Companies spend a small fortune each year on training their employees. Right from human resources personnel to line managers, everyone swears by the “T” word, almost as if it makes the world go round. Scratch the surface a bit; ask them about the real results they achieved from the last training program they were involved in and you might get a very different reaction. We think training might be the most misused, misunderstood, overestimated, yet underutilized tool in corporate history… well, maybe not quite, but you get the picture.
Don’t think of it as annual ritual. We think that most businesses approach training like it was some kind of festive tradition – do it once a year and be done with it. Training is not an isolated experience, and learning isn’t something that can be swallowed in three quick gulps. Like it or not, every person is continuously engaged in the training process – how would they learn, otherwise? Most real training happens during the normal course of a work routine, the more people go about their tasks, the more they learn. And that which is learned during this type of process, is rarely forgotten, unlike the information contained in glossy presentations and glib talks that form the essence of a lot of training programs.Check this article on employee rights from MoonProject.co.uk
Which brings us to our next point, and that is, there must be transfer of knowledge. The holy purpose underlying the efforts of all those firms training their employees must be that the trainee learns something, which can be put to good use, during the normal course of work. Knowledge by itself is of no value, unless it can find application of some sort. And since we’ve already said that transference happens best when one is on-the-job, it’s easy to see that one feeds off the other. If we change our mindset to one that believes that training is not a one-off, but “infinitely-on” activity, and formalize the everyday learning a little bit, it can really pay off!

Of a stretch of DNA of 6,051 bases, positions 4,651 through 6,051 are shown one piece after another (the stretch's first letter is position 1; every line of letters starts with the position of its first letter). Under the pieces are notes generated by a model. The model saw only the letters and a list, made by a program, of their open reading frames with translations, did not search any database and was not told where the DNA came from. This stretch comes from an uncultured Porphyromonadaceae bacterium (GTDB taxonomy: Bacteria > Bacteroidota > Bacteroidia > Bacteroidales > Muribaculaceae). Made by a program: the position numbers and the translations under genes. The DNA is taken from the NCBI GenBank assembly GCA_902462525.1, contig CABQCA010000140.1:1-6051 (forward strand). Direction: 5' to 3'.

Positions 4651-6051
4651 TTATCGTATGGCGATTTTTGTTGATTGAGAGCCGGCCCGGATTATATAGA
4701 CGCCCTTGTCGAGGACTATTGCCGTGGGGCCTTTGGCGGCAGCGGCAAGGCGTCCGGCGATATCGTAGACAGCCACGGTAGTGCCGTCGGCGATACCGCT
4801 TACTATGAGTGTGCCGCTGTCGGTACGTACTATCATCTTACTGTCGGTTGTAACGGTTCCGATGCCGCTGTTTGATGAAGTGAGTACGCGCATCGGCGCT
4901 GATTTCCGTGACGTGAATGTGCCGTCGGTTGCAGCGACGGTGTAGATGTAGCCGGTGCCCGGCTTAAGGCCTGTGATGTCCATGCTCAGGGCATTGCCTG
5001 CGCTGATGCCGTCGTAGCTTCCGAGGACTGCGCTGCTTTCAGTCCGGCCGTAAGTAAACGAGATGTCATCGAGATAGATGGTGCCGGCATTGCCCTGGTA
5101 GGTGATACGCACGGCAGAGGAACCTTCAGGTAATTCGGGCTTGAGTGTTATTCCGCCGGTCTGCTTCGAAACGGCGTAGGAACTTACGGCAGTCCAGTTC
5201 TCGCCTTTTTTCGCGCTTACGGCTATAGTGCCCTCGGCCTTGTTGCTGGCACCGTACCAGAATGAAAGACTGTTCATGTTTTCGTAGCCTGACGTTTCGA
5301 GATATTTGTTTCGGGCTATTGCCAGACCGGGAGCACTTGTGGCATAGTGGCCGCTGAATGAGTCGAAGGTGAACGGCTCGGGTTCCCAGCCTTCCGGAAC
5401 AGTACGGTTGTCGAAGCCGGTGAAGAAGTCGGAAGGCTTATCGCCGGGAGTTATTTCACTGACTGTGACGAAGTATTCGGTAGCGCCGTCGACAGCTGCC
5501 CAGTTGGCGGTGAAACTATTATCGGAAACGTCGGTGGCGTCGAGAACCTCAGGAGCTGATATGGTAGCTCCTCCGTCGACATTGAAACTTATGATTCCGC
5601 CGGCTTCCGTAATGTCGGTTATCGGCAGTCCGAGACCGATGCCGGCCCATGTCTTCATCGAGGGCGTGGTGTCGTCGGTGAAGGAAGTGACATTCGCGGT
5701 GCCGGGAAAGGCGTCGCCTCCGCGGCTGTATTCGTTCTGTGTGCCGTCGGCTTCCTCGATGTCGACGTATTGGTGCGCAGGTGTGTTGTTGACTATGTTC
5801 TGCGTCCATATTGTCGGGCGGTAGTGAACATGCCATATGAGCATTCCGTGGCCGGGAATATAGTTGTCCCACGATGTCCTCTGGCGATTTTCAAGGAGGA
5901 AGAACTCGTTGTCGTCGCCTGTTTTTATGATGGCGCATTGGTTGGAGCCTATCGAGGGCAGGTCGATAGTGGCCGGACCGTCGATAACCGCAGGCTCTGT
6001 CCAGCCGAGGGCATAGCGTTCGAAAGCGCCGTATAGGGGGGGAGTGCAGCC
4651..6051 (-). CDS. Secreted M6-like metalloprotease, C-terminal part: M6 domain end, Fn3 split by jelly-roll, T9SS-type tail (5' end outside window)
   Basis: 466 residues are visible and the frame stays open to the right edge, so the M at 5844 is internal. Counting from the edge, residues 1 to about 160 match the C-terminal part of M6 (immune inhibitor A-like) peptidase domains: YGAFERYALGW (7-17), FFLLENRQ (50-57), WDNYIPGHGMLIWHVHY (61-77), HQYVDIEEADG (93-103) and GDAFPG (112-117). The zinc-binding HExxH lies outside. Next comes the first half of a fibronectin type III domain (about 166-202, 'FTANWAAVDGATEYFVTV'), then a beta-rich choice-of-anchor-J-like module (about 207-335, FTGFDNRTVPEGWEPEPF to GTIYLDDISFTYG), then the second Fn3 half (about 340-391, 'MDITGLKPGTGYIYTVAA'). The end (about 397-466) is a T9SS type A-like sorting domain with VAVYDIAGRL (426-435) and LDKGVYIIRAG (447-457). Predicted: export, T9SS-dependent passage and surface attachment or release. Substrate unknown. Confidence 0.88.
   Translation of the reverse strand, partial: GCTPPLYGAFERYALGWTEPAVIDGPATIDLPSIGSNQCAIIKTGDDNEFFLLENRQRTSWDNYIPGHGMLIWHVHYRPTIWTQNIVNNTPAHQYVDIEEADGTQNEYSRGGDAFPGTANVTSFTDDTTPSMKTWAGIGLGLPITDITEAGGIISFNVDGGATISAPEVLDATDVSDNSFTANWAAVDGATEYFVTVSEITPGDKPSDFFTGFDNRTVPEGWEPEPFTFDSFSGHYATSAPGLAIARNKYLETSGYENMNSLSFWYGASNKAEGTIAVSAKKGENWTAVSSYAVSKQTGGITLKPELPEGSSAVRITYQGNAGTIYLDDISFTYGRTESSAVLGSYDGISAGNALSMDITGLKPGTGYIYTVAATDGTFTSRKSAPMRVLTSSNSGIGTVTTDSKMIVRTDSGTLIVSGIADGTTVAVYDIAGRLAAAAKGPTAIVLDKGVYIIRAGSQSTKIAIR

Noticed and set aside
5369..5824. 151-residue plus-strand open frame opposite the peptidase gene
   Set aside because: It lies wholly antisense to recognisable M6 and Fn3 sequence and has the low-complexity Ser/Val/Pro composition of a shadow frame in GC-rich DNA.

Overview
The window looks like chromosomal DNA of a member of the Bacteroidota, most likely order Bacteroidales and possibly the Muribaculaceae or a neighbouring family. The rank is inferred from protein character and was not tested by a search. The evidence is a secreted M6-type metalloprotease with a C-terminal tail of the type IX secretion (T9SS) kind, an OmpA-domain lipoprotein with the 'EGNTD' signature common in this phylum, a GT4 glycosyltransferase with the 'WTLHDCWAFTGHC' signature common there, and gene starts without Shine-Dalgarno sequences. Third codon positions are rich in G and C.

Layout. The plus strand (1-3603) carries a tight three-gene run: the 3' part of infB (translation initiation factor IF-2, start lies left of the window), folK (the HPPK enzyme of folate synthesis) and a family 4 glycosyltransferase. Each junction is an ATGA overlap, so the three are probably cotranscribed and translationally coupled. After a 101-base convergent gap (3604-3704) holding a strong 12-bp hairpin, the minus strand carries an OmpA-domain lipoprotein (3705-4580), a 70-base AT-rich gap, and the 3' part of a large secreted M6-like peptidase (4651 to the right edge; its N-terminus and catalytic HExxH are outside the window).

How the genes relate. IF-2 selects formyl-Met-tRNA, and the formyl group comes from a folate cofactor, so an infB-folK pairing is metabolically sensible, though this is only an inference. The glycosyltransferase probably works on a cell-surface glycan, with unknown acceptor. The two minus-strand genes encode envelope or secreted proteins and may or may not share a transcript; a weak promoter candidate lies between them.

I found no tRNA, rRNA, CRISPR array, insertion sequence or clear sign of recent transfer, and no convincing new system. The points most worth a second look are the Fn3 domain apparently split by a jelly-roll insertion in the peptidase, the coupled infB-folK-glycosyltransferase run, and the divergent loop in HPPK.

Let’s take the example of a research company – regular sharing of information among team members about new resources, techniques and concepts, multiplies the knowledge capital right away. Isn’t that a type of training, in itself? Of course, there are plenty of situations where a structured training program is called for, like when new technology is involved, or a fresh recruit has to be taught a manufacturing process. But don’t forget that the real learning begins once the training program ends.
We talked about results earlier. Many senior executives mistakenly believe that training their employees is a waste of time and money, because the results are not there to see. Hold on, a bit. Could this merely be a case of myopic hindsight? What efforts are being made to ensure that the goals of the training function are in sync with the company’s objectives? Has someone tried to align the two? If so, what were the expected deliverables? You know what we’re getting at. On the other hand, could it be that the process is not working because of practical limitations, such as the inability to gather all concerned at one place at one time? Technology has found a way around this – companies such as Walk the Talk offer a host of CD based training materials that enable people to learn when they can, where they can.